Also, can anyone share any textbooks or relevant literature that explains the atomic structure from the basics? I am just starting out with the theory of Physical Chemistry and want some help getting started.



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[*] posted on 7-7-2021 at 00:35


Blogfast? Well, he blogged fast... and often with a lack of politeness.

I just read up on his dilemma. Seems he trusted someone, that did something terrible.

That habit of trusting people; I can't abide it. They will disappoint you, all too often.

Perhaps he lacked wisdom, but other than that, I see little evidence of any real crimes.

In my jurisdiction, having some Nitric Acid, and some peroxide, and a few other odds and ends, probably wouldn't be considered a crime. Certainly not so, if you lacked intent to commit some dastardly act.

Most explosive materials and poisons, simply aren't inherently illegal to possess.

Why should they be? Hereabouts, decent people solve their disputes with handguns.

As for electron-spin and what-not. The more I learn; the less I understand.

Higgs Bosons, Dark Energy, Dark Matter, WIMPs, Anti-matter... UFOs.... Anti-gravity?

And... Why is there still a Universe?

Well, no-one is quite sure.

Lotsa good lectures on YouTube, if you have a good connection.







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[*] posted on 7-7-2021 at 01:21


Quote: Originally posted by Infamous_Reddy  
When the electrons revolve around the nucleus, they do so in shells which leads to no loss or gain in the energy of the electron. Why is this? I mean something moving should require energy, right?


That´s actually Aristoteles´ idea.

The common observation is that macroscopic objects on ground moving slow down and stop unless something continues pushing them.

What Galileo and Newton pointed out is that macroscopic objects on ground slow down due to friction against something else - if there is little friction, like in case of good vacuum, they keep moving.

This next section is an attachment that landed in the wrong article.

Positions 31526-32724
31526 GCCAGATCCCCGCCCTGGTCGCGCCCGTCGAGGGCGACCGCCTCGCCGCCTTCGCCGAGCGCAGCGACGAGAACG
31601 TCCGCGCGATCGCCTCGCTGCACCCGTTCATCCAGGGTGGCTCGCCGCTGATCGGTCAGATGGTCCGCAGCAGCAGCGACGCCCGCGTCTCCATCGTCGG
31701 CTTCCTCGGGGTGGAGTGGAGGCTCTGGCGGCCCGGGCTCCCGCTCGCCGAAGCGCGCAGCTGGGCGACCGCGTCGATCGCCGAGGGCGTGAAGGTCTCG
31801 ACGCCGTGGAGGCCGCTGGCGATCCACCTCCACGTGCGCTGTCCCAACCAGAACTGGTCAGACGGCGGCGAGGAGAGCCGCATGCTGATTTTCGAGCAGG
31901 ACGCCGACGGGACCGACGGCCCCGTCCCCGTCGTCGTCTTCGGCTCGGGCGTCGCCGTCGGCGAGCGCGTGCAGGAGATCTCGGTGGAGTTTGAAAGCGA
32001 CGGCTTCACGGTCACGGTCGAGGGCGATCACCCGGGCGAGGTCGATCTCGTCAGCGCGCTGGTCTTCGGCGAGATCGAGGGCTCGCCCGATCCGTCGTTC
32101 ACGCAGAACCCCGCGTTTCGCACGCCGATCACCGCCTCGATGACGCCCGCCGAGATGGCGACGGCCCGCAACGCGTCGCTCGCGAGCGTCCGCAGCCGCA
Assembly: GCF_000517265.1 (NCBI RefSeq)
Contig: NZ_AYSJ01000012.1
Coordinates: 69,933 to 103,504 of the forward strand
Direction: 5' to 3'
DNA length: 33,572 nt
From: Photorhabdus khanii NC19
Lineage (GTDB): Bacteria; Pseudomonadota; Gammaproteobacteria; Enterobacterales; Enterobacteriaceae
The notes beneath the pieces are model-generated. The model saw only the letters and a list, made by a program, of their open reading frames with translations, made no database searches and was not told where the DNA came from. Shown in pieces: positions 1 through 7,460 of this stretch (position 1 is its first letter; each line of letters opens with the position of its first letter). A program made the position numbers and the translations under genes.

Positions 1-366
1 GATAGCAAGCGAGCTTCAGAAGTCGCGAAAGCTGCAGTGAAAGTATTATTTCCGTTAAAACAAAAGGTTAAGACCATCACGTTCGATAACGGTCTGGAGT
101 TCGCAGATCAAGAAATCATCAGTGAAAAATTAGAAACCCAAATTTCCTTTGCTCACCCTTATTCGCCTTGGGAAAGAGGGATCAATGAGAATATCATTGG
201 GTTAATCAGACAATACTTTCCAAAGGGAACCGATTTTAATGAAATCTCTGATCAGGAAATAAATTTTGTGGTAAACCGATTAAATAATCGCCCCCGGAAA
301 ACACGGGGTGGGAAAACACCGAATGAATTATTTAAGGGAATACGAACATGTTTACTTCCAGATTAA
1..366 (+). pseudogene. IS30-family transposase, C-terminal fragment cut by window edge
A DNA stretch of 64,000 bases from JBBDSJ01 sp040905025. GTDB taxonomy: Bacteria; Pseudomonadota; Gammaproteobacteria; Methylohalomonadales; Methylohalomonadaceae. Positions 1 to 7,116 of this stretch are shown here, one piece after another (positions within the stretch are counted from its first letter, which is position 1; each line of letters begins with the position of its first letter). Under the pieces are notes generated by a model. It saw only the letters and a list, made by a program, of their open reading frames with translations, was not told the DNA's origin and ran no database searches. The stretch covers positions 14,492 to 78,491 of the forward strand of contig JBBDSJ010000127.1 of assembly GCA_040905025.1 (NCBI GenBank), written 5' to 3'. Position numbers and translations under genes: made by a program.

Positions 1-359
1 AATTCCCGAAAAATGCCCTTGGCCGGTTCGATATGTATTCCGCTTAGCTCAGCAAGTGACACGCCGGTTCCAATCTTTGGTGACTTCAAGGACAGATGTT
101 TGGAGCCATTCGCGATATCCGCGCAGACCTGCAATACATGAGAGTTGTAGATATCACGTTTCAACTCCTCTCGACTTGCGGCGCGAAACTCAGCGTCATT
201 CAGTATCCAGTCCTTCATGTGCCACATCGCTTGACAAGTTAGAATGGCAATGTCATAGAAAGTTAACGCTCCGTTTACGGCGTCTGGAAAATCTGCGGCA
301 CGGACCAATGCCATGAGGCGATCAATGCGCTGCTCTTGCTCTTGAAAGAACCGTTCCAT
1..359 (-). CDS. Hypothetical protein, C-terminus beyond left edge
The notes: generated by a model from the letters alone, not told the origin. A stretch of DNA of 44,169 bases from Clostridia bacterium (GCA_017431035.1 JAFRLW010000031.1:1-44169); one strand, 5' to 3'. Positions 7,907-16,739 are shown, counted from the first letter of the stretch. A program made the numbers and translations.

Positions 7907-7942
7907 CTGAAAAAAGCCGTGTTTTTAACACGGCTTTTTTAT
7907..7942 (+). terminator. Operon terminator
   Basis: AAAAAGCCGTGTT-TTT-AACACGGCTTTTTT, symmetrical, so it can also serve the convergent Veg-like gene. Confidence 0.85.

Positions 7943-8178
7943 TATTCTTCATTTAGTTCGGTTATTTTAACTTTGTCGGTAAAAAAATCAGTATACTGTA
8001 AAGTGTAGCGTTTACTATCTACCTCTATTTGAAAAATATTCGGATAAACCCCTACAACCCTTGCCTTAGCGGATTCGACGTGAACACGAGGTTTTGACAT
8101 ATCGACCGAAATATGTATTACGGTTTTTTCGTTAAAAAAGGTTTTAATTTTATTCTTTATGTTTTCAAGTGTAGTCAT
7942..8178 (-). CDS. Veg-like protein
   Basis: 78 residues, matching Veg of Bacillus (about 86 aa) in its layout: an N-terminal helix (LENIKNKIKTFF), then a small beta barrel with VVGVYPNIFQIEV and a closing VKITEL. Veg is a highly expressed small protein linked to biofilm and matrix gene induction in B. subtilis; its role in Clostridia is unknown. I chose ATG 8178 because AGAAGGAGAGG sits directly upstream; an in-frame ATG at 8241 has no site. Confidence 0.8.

Still, another matter is that charges in accelerated motion, including uniform but curved motion, experience friction by radiation in macroscopic scale, which is the problem with Rutherford atom.

What Bohr discovered is that orbits are actually quantized. An electron in a circular orbit in the magnetic field of a synchrotron radiates. Because the electron in a synchrotron has a huge quantum number and many lower states, many of which are unoccupied. A highly excited atom also has a huge quantum number and many options to radiate. But a ground state cannot radiate, because there are no lower states or they are all full.
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zed
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[*] posted on 7-7-2021 at 22:28


Ah! A little more about electrons and what not.

This should render things crystal clear! (heh,heh,heh)

https://www.youtube.com/watch?v=O4Ko7NW2yQo

Particles are so fickle. You can't even get electrons to seriously commit to being electrons.

Hmmm. Perhaps I should watch this thing a few times more.

[Edited on 8-7-2021 by zed]
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[*] posted on 9-7-2021 at 05:51


The reason electrons don't lose energy is basically quantum mechanics.
They can only exist in standing waves that result in the electron being in a single 'orbital state'.
To change energy they must move to a lower 'orbital state'.
But only one electron can exist in each 'orbital state' and there is a minimum possible 'orbital state'.
So if all electron lower energy 'orbitals' are filled and there are no empty lower energy 'orbitals',
the electron cannot lose energy.
It is simply impossible under the laws of quantum mechanics.

Quantum mechanics was a solution to the problem of electrons not losing energy.
Each orbital corresponds to a 'spin' and a complete wave.
Spin allows two shells to exist at the same wave position.

ps. this is a very simplified explanation of quantum mechanics in relation to atoms. It is not 100% accurate or anywhere near complete. entire books have been written on this.

[Edited on 9-7-2021 by macckone]
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[*] posted on 13-7-2021 at 07:14


Way back it took me a while to get my head to figure out where the electrons are if they do not orbit. The reason they don't radiate em waves is because the don't orbit the nucleus like planets. Electrons just exist in the orbital. Not in a single point that moves within the orbital but everywhere in the orbital, at all allowed locations at the same time. Some locations in the orbitals are of more probable than some others.

Only if you measure it, you find it at some definite location and not somewhere else. Quantum mechanics is so weird. Electron can be on top of the nucleus at the same time it is below it and so on.

Waves are another way to visualize it. It is often easier to understand wave can be at multiple locations. Everyday objects are not at multiple locations at the same time after all.